## arindameducationusc one year ago Electric Circuit Question

1. arindameducationusc

See attachment

2. arindameducationusc

@Michele_Laino

3. arindameducationusc

@UsukiDoll

4. arindameducationusc

@Empty

5. arindameducationusc

@Astrophysics

6. arindameducationusc

@sweetburger

7. arindameducationusc

8. Empty

So is this in series or parallel? How do resistors add in this situation?

9. UsukiDoll

How would I know? I'm bad at science problems like these >:(

10. arindameducationusc

No problem..... @UsukiDoll Sorry about that.....

11. arindameducationusc

Parallel ofcourse @Empty

12. UsukiDoll

@arindameducationusc #forgiven

13. arindameducationusc

14. arindameducationusc

@wio @zepdrix

15. Astrophysics

Mhm been a while since I've done E&M so since it's parallel then each component has the same voltage yes?

16. arindameducationusc

yes

17. arindameducationusc

so, D?

18. arindameducationusc

@Astrophysics Light Intensity depends on Voltage or Current?

19. Astrophysics

Ideally since every emf has some internal resistance, we know the voltage then depends on the current, and in a parallel circuit to get the total current we would have to add it all up, so you have I1+I2+I3 = total I

20. Astrophysics

So I'm not sure if this is the right thinking as I haven't done this in a long while xD, but what happens if the current is gone in one of the bulbs?

21. arindameducationusc

Okay I have the answer and reason... but I am not understanding it... You can think, recall and try explaining...

22. arindameducationusc

D,, If each of the identical bulbs has resistance R, then the current through each bulb is E/R. This is unchanged if the middle branch is taken out of the parallel circuit. (What will change is the total amount of current provided by the battery).. //This is the explanation given

23. Empty

Sorry I was answering another question. When the middle bulb goes out, the resistance goes to infinity for that particular bit. So remember in parallel resistances add like this: $\frac{1}{R_T} = \frac{1}{R_1}+ \frac{1}{R_2}+ \frac{1}{R_3}$ So if the middle one $$R_2$$ goes out, we have $$R_2 = \infty$$ so when we plug it in, $$\frac{1}{\infty} = 0$$ so we get the new total resistance: $\frac{1}{R_{T'}} = \frac{1}{R_1}+ \frac{1}{R_3}$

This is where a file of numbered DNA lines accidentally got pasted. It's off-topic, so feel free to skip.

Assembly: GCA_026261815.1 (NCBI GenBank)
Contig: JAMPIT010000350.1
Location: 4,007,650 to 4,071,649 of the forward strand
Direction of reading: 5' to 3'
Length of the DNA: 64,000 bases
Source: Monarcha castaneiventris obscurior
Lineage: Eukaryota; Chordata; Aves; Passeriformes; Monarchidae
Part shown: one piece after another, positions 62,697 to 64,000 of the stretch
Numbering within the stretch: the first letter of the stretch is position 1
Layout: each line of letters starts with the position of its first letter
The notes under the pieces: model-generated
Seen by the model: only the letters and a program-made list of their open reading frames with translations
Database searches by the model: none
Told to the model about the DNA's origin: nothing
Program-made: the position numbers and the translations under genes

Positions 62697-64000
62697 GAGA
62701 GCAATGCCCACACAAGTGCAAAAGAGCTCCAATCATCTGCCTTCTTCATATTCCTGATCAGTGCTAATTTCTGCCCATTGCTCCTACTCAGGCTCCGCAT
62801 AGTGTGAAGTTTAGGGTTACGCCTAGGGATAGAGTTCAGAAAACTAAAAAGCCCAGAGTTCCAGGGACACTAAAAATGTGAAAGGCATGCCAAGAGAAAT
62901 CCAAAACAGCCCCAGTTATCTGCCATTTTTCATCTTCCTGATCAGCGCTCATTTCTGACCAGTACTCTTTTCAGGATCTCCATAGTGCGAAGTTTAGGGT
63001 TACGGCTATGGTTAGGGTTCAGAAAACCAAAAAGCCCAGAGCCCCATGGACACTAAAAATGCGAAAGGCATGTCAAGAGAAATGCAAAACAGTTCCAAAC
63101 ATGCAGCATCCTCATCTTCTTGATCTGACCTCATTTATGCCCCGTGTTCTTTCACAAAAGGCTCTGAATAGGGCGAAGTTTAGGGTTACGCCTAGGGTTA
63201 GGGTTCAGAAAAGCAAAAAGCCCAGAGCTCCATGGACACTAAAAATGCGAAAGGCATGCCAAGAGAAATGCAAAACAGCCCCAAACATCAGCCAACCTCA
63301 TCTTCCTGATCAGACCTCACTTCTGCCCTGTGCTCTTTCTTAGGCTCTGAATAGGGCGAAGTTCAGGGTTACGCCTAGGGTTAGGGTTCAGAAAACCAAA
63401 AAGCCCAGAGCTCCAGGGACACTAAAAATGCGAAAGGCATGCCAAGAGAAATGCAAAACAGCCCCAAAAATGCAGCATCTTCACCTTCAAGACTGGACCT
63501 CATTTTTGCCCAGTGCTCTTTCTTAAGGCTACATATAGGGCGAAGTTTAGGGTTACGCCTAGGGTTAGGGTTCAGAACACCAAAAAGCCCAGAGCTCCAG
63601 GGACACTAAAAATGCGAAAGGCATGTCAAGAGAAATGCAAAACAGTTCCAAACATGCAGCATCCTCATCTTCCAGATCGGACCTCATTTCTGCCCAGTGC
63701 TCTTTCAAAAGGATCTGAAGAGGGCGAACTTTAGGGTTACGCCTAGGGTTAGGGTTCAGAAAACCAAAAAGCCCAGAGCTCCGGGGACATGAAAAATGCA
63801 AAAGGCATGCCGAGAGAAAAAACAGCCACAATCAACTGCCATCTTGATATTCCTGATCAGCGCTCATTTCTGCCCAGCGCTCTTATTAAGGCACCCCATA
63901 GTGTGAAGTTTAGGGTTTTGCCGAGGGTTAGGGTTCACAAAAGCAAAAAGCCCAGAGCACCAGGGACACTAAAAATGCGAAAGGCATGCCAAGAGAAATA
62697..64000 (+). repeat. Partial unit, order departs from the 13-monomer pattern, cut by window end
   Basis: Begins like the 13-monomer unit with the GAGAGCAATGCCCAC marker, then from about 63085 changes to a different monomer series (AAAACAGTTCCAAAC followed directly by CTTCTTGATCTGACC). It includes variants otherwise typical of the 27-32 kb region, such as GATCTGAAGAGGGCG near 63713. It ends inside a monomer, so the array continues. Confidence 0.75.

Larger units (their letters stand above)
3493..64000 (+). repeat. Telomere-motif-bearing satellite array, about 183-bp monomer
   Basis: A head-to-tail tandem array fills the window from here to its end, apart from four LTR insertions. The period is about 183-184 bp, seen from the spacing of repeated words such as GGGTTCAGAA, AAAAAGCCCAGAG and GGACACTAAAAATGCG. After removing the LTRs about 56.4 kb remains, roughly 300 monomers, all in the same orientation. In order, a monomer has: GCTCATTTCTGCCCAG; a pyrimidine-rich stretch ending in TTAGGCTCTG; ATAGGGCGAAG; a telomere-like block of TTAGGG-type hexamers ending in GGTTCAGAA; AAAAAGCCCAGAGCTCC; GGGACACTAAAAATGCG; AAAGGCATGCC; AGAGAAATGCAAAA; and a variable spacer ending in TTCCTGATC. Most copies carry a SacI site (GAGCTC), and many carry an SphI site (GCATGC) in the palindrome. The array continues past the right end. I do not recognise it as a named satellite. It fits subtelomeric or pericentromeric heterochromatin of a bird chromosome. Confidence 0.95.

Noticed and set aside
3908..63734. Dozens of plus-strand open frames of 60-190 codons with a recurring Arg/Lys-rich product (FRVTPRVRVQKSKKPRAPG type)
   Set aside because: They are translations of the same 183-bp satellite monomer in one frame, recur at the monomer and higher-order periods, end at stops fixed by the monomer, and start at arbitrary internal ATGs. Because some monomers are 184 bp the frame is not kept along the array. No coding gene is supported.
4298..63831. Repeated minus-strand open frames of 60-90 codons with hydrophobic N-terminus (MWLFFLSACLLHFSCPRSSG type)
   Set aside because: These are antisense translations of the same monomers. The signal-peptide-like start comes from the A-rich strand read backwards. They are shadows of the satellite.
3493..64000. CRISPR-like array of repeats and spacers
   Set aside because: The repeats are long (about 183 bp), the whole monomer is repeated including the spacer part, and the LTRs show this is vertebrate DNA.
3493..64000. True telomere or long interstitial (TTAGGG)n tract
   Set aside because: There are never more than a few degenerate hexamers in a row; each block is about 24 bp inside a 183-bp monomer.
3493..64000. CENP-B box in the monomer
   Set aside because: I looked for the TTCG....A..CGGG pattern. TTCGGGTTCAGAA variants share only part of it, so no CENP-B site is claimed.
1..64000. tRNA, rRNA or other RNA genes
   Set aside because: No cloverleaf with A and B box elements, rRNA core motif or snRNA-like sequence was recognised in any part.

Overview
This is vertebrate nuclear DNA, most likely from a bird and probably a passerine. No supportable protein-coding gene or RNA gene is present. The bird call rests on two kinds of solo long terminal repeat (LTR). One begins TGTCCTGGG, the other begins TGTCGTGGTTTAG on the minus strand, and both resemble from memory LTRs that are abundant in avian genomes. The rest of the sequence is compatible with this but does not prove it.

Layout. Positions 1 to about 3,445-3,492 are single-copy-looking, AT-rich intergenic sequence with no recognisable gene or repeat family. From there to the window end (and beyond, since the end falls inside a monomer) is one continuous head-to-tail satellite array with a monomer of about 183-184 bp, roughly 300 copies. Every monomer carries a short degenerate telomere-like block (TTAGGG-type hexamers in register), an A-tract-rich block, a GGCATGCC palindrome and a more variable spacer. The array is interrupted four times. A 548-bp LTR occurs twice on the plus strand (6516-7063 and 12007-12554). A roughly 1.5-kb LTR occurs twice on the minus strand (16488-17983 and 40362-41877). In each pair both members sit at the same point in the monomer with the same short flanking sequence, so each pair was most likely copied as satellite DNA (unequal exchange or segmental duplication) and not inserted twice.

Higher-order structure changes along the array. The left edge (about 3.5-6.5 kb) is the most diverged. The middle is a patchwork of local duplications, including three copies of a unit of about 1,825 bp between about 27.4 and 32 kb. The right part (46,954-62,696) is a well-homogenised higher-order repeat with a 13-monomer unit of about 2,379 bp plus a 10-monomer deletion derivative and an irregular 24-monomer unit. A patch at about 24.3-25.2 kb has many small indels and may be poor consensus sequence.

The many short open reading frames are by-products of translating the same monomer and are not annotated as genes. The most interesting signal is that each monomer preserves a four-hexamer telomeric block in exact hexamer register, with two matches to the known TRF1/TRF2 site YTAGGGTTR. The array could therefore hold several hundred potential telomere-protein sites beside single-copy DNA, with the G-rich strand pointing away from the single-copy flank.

24. arindameducationusc

Light Intensity depends on Voltage or Current? @Empty

25. Astrophysics

Is the answer suppose to be D?

26. arindameducationusc

Yes @Astrophysics

27. Empty

The voltage will remain the same, so the current is what changes to make up for it, like your answer says. Light intensity depends on voltage apparently. I feel like I should know why but I don't.

28. Astrophysics

Exactly!

29. arindameducationusc

hmmmm... Guys I am confused.... What should I do? Leave this question for now?

30. Astrophysics

I was just writing, since the emf is equal to the potential difference across the circuit when there is no current, we know the potential difference (voltage) will remain the same, so if the middle bulb burns out, only the current will be affected, so if the light intensity is then only depended on the voltage it wouldn't really matter if the current increases or decreases as you will have the same voltage...I hope I said that right and it makes sense haha.

31. arindameducationusc

That one I am understanding.... Intensity depends on Volatage.... hmmmm. this one bothers me.... Its okay Thank you for trying..... @Astrophysics @Empty

32. arindameducationusc

If I get why, I will message you both....

Theoretically the answer is D, but that is assuming the internal resistance of the battery is 0, when in the real world, that ain't so. With the bulb filament opening the current is reduced, this results in the voltage across the remaining two bulbs to increase slightly. Why!, you may ask, because the voltage drop across or loss across the internal resistance is decreased due to this decrease in current.